The room smelt of a country walk and as the rush was misted to keep its moist pliability, the extra soothing scent of lavender hung in the air.
I was surprised and thrilled to learn how engaging this craft is. My memories of anything baskets dates back to scratchy, unforgiving, wet cane in school craft clubs where we laboured to make ugly trays and dolls cribs.
The rush that Claire brought was beautiful to touch. The reeds grow in freshwater streams and are the same ‘bull rushes’ of bible fame. They are picked in the summer and dried and stored. When needed, they can be revived with misted water. We gradually gained confidence in the strength and pliability as we bent and folded the reeds into place.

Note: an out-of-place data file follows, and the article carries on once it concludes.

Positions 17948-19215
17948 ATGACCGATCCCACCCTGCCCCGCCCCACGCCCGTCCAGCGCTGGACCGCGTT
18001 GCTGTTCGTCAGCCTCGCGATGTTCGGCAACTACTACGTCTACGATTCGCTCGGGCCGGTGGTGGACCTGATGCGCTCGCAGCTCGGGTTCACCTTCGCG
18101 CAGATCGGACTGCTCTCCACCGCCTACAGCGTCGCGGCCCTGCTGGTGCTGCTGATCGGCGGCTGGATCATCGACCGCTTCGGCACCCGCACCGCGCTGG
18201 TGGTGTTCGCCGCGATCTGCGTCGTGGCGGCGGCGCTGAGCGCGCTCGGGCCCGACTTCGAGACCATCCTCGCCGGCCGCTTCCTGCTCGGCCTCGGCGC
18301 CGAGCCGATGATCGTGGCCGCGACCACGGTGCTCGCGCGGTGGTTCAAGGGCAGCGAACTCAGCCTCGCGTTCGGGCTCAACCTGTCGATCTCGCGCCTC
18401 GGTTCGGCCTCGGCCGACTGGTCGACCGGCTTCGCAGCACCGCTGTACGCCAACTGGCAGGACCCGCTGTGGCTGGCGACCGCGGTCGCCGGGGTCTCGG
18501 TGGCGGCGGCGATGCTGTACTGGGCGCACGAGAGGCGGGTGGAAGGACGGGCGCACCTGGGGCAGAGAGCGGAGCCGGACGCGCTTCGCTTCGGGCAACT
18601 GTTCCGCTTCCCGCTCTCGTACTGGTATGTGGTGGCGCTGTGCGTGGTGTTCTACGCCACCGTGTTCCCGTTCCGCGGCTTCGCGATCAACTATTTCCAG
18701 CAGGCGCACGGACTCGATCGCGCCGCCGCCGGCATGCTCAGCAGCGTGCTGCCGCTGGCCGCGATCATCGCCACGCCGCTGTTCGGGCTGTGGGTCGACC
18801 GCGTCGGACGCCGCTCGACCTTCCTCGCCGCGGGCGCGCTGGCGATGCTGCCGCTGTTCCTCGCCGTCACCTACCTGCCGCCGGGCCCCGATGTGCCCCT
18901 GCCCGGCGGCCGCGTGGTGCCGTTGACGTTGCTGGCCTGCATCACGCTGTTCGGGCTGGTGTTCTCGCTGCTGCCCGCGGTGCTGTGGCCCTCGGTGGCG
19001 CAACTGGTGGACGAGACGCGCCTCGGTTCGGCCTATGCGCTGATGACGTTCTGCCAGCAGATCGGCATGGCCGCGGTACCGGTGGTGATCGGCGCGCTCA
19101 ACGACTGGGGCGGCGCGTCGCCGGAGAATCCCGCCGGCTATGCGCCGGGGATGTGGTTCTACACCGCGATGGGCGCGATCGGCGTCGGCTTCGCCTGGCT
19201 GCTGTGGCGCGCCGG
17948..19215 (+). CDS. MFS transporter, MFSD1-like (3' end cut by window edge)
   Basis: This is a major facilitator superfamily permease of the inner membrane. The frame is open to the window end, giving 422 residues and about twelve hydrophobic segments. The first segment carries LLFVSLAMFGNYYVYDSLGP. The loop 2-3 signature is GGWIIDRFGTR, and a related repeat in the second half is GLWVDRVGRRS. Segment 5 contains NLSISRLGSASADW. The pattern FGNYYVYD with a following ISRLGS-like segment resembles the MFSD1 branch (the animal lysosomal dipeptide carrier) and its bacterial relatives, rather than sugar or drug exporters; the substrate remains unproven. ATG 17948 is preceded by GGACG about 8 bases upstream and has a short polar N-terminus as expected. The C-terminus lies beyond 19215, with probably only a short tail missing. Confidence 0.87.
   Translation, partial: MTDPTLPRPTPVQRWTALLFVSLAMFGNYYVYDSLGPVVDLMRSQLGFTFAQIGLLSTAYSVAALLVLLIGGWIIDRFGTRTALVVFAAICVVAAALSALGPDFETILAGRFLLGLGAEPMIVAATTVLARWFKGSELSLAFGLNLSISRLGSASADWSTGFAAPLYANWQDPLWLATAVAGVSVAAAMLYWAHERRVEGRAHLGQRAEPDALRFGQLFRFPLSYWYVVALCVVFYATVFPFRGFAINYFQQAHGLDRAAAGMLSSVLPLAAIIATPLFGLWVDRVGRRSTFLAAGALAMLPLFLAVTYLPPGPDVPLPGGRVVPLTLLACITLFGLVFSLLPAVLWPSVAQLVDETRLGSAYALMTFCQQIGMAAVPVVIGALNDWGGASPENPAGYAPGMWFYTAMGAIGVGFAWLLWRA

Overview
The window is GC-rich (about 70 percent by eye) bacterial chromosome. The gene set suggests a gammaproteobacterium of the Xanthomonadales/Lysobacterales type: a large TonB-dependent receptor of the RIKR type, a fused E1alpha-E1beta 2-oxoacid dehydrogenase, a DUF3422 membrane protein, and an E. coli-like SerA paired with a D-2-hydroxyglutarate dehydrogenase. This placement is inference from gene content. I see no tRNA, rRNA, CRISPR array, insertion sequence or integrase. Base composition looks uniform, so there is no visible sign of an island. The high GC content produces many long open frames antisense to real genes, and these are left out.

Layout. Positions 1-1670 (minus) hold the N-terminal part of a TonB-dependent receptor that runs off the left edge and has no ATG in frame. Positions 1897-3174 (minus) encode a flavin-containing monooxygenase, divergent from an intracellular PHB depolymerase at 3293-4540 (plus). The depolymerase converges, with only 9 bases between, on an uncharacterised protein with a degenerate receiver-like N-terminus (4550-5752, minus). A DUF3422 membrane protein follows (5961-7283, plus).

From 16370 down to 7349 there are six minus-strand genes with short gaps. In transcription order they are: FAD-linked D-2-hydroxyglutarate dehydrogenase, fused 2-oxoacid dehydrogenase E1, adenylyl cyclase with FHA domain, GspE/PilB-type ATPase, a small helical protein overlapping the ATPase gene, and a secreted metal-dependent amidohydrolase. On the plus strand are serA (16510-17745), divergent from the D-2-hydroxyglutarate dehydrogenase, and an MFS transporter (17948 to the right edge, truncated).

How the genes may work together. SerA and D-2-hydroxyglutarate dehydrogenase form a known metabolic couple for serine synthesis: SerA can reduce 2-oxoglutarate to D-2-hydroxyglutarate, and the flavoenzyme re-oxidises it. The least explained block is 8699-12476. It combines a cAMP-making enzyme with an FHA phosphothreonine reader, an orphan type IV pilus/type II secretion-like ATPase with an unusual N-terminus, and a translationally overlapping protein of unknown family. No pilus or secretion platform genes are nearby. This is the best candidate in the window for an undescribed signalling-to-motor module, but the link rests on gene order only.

It was an absorbing day and has changed my view of basket weaving for good. Its a shame that this ancient art is being forgotten and The Goodlife Centre aims to make sure we do our bit to share this satisfying and worthwhile skill.
Come and be surprised by this near forgotten craft.
Next Rush Basket Weaving workshop - Saturday 9th february, 10am-5pm. (http://www.thegoodlifecentre.co.uk/